NICE gives reprieve to skin GPSIs

England's skin cancer epidemic, already delivering a probable 60,000 basal cell carcinomas (BCCs) a year, is set to increase for 15 to 20 more years.

Dermatology GPSIs can now treat an expanded list of low-risk basal cell carcinomas on the head (Photograph: SPL)
Dermatology GPSIs can now treat an expanded list of low-risk basal cell carcinomas on the head (Photograph: SPL)

So it was galling that updated NICE guidance due out this month threatened to limit the BCCs that primary care dermatologists could safely treat.

When NICE announced last summer that it was updating guidance on managing low-risk BCCs in the community, GP dermatologists were expecting a less restrictive definition of a 'high-risk' BCC.

This was the first time that NICE had replaced published cancer guidance and hopes were high.

Initial draft guidance appeared to dash primary care dermatologists' hopes. But the final draft, due for publication on 25 May, shows that they can treat an expanded list of BCCs.

Key changes
The guidance brings in some key changes. Dermatology and skin surgery GPSIs, who have a link with an acute trust clinical governance framework, will be allowed to treat 'the full range of skin cancers', so long as the case has gone to a core member of a multidisciplinary team.

To help cope with the epidemic, a brand-new breed of skin cancer GPSI has also been proposed.

The new skin lesion and skin surgery GPSIs and other dermatology GPSIs can also treat an expanded list of low-risk BCCs on the head and neck, so long as they avoid high-risk areas and groups of patients.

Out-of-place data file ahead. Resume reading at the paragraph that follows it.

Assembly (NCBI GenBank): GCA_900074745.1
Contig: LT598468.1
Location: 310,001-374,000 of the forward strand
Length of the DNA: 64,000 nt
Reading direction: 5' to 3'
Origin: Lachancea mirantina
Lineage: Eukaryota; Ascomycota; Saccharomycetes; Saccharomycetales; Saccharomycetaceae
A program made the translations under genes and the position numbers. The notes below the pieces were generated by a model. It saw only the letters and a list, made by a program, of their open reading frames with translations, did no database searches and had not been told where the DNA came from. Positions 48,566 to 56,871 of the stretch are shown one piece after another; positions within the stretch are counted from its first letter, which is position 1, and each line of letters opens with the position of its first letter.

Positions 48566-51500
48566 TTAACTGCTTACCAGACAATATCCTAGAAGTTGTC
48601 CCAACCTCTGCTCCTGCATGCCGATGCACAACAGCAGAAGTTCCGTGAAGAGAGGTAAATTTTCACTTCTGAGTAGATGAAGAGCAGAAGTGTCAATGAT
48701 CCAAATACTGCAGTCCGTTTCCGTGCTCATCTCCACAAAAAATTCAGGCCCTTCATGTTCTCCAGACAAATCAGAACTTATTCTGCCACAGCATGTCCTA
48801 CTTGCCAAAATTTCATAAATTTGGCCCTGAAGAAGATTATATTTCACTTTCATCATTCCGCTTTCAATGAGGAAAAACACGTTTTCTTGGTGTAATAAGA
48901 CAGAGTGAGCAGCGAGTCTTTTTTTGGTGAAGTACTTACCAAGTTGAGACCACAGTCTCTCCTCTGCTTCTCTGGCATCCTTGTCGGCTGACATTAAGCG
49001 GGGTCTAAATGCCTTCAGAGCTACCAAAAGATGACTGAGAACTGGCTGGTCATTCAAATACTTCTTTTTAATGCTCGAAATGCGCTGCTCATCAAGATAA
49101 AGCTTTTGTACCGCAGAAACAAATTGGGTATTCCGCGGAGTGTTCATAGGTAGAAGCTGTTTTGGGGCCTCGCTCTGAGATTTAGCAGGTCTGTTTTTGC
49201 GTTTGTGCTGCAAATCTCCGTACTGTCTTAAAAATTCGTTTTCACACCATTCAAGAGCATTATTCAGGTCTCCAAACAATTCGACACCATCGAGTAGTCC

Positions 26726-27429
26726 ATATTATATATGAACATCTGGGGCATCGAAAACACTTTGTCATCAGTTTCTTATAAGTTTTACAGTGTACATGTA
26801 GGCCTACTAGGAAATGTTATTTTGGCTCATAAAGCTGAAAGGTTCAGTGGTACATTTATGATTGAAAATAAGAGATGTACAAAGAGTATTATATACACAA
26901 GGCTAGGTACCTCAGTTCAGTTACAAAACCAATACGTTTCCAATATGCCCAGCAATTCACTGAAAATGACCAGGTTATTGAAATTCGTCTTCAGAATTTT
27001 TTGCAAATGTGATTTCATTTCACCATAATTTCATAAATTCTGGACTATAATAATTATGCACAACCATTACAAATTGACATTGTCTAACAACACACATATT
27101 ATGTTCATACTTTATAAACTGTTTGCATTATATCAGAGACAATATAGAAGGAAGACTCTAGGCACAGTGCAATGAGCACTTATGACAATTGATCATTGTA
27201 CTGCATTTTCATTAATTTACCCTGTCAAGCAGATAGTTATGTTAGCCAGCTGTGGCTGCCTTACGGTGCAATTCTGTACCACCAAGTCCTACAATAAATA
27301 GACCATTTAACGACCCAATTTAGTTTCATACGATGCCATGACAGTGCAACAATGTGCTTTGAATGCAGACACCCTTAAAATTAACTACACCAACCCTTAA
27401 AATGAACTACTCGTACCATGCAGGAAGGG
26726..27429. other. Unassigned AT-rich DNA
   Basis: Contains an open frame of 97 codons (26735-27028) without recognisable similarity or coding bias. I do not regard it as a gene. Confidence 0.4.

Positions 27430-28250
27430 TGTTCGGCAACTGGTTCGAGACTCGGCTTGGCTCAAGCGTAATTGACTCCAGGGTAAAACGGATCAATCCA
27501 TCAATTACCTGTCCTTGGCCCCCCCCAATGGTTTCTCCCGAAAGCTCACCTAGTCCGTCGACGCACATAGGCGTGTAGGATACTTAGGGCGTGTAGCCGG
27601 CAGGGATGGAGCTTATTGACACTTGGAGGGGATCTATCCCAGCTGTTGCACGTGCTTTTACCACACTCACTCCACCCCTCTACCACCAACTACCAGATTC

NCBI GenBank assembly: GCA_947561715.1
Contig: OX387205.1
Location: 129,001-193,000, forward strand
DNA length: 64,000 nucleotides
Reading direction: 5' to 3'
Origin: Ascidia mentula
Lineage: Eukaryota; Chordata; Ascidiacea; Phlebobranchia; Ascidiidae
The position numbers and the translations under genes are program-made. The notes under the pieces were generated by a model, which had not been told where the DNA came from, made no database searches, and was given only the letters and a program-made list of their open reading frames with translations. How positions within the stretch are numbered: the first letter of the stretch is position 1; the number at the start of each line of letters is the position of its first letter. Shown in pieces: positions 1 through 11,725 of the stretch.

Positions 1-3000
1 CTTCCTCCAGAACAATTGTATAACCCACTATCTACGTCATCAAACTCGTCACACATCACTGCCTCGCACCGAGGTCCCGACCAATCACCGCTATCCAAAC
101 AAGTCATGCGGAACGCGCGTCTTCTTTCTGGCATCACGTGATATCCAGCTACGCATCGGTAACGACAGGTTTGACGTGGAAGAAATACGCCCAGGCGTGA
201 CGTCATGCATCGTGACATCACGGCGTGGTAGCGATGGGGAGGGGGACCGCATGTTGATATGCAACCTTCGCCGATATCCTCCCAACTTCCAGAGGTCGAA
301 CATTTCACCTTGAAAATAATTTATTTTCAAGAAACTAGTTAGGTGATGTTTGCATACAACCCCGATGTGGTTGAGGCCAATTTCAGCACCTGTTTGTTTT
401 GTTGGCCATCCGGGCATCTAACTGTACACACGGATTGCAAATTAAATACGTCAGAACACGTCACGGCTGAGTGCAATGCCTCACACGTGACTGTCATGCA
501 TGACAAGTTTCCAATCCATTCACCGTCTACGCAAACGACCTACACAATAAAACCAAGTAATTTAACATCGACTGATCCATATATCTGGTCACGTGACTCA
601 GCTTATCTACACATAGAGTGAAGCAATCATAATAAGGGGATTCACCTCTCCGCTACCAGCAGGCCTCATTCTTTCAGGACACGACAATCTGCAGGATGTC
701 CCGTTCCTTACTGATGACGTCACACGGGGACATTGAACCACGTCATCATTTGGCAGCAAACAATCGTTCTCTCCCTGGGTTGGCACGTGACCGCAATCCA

Primary Care Dermatology Society (PCDS) trustee Dr Stephen Hayes explains: 'Our main concern was that very experienced GPSIs, myself included, who remove small head and neck lesions, know their limits and work with a consultant mentor, could treat some on the head and neck.

'Some people wanted to say none on the head or neck, ever. We respect the views of people who have seen inadequately treated BCCs come back two years later with spread.'

Imposing a restricted list
But imposing a restricted list 'could possibly have closed every community skin cancer service in the country', Dr Hayes says. 'We believe that has been averted.'

The expanded list is to include 'small, well-defined BCCs located on the head or neck far enough from critical anatomical sites such as the nose and lips that they can be safely removed and primarily closed', Dr Hayes says.

GPs working under enhanced services can only remove BCCs from the trunk or limbs.

Dr Jonathan Botting, RCGP national clinical champion for minor surgery, says GPs working under an enhanced service will now have to show they have the necessary skills using direct observation of procedural skills.

This aspect of the new guidance has training and service implications but these may not be as bad as it initially appears, says Dr Stephen Kownacki, executive chairman of the PCDS.

'The GPs operating under a directed or local enhanced service will be few in number since the requirements are almost as tough as those for model 1 practitioners (dermatology GPSIs).'

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